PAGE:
As many of us who have worked with or bought from new home builders know, the homebuilders have such high attach rates because they offer sweetheart deals. I know when I last bought a new home from a builder, I think I received $5,000 from using their in-house mortgage… it might be more, I can’t remember.
There is absolutely no reason to think that iBuyers, like Zillow, wouldn’t offer the exact same kind of concessions and price breaks to consumers who sell to (or buy from) an iBuyer directly and also use them to get a mortgage.
Let’s do some napkin math, shall we?
Assume that Zillow Offers improves to a point where it’s only 2% over using a REALTOR. On a house that ultimately sells for $250K, selling with a REALTOR the traditional way would cost the homeowner 6%, or $15K. Selling it to Zillow, with the fees and lost opportunity for gain, would cost the homeowner 8%, or $20K. The difference is $5K.
But if the seller uses Zillow Mortgage to buy their next home (which could be a Zillow-owned home, or could be some other home), Zillow stands to make $9K from the mortgage business. Knowing this, Zillow offers to charge only 4% as a fee to sell the home to Zillow, if the homeowner would use Zillow Mortgage for his next house.
So now, the homeowner sells to Zillow for $250K, pays 4% in fees, which is $10K. Now selling to Zillow costs the homeowner less than using a REALTOR. But Zillow ends up making an additional $9K on the mortgage, for a total of $19K in income from that coupled transaction. The consumer doesn’t care, because he has to get a mortgage from somebody at some point to buy his new home. Might as well be Zillow and save $5K (or make $5k more on the sale of his old home).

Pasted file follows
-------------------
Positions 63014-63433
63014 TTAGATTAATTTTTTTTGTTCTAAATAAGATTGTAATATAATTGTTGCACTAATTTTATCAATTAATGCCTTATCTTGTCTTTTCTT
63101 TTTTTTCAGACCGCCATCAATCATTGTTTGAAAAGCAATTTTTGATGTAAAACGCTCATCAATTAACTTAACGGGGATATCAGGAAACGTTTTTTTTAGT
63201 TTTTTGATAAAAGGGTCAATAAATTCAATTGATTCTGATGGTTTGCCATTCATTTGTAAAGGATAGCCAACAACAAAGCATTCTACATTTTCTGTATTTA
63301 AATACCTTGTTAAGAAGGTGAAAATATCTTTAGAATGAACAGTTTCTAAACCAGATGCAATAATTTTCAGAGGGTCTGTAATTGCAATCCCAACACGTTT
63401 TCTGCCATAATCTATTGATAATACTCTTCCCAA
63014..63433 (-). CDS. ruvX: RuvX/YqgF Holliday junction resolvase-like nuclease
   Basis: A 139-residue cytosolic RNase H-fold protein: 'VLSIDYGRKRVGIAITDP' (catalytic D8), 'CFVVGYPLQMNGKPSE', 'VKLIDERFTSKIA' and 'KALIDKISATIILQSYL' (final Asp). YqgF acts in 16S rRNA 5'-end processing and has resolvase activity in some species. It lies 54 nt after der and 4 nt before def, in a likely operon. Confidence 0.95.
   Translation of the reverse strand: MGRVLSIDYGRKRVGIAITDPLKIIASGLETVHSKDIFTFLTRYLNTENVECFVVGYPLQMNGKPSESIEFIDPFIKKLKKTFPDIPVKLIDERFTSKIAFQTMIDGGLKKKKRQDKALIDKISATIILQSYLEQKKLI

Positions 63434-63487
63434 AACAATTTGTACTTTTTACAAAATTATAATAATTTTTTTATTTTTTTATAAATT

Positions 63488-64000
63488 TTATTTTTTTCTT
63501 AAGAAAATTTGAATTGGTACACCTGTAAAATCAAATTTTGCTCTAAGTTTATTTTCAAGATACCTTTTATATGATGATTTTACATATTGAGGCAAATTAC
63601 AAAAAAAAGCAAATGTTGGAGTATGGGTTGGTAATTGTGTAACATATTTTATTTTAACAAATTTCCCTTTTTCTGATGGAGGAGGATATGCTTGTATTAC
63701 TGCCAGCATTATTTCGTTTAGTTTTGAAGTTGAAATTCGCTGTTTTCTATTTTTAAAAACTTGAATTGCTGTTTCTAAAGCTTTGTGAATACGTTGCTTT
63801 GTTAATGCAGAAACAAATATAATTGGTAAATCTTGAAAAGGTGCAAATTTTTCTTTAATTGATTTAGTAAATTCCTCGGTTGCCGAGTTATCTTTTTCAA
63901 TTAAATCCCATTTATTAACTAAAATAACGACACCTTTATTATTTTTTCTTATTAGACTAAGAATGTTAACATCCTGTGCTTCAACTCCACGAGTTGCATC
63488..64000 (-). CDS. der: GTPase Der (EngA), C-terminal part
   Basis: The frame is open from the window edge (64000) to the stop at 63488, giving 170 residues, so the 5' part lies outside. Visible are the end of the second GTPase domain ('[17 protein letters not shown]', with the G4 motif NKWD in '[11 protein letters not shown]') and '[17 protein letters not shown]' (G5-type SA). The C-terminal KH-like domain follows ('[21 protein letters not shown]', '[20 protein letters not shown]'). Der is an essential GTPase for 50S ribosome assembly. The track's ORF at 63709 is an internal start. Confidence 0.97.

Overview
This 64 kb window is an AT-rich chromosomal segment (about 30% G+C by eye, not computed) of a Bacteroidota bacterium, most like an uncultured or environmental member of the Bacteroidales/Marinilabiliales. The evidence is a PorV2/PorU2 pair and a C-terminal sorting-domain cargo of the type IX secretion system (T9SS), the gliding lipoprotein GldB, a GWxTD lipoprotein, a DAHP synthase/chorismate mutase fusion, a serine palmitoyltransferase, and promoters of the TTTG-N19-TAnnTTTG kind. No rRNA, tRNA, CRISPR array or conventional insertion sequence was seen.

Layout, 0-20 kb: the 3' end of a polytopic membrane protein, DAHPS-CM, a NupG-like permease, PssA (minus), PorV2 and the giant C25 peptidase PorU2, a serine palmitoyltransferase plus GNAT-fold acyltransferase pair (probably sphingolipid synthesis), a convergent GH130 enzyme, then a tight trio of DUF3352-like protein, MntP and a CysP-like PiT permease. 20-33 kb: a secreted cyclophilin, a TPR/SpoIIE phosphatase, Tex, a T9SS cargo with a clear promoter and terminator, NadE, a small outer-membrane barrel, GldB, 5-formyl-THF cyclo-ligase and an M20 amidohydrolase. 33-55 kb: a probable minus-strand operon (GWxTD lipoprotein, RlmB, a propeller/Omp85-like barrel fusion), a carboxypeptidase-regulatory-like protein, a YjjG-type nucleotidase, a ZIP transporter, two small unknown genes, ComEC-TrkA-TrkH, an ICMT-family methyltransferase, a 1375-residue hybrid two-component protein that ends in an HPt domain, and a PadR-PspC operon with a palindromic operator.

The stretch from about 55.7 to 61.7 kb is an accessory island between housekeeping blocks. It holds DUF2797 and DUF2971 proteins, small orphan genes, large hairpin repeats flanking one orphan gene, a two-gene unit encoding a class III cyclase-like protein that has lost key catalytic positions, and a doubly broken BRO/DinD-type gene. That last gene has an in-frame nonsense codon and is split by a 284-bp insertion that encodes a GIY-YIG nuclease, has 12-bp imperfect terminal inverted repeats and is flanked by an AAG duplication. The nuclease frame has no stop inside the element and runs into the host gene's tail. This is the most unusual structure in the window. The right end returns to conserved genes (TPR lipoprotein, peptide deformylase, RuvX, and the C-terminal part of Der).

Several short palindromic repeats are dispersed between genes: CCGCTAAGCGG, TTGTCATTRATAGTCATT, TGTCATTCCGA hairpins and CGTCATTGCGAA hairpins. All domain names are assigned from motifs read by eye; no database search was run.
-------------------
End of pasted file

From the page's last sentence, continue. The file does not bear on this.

To review, then:
- Sell with REALTOR: $250K – 6% ($15K) = $235K
- Sell to Zillow: $250K – 8% ($20K) = $230K
- Sell to Zillow, but use Zillow Mortgage: $250K – 4% ($10K) = $240K
Now what percentage of consumers would use iBuyer?
Let’s Not Forget About Seller Leads
Finally, as I point out in my Q1 report on Zillow (June Red Dot), Zillow Offers is going to create a waterfall of money just from selling seller leads:
Fact is, Zillow’s Homes segment (which is what they’re calling their iBuyer program) is going to make a fortune just from listing leads.
Here’s Spencer from the earnings call, once again:
Eventually this we believe will become a large listing lead generation business, which will benefit IMT on the Premier Agent side. We aren’t ready to announce how to actually monetize that. Whether it will be through the seller boost ad products where we are already selling ad product that generate listing leads on not-for-sale homes, whether it will be a brand new products, whether it would be sold at auction, through the agents, through brokerages, et cetera, there are a lot of ways that we can monetize this.
But if you just look at the data that we have on our funnel of how much consumer demand there is for instant offers, we know that we can build a big business that generates listing lead opportunities for agents and brokers from Instant Offers.
That Homes would become a ginormous waterfall of cash from the sale of listing leads should be obvious to anyone who understands the real estate industry.
Mike Delprete concurs in his latest post, and put some numbers on the listing lead opportunity:
As a point of comparison, Zillow’s revenues for 2017 across all lines of business was $1.07 billion. If Mike is correct, the listing leads that come off of Zillow Offers alone could be the equal to all of Zillow’s revenues from Premier Agent, mortgage leads, rentals, whatever for all of 2017.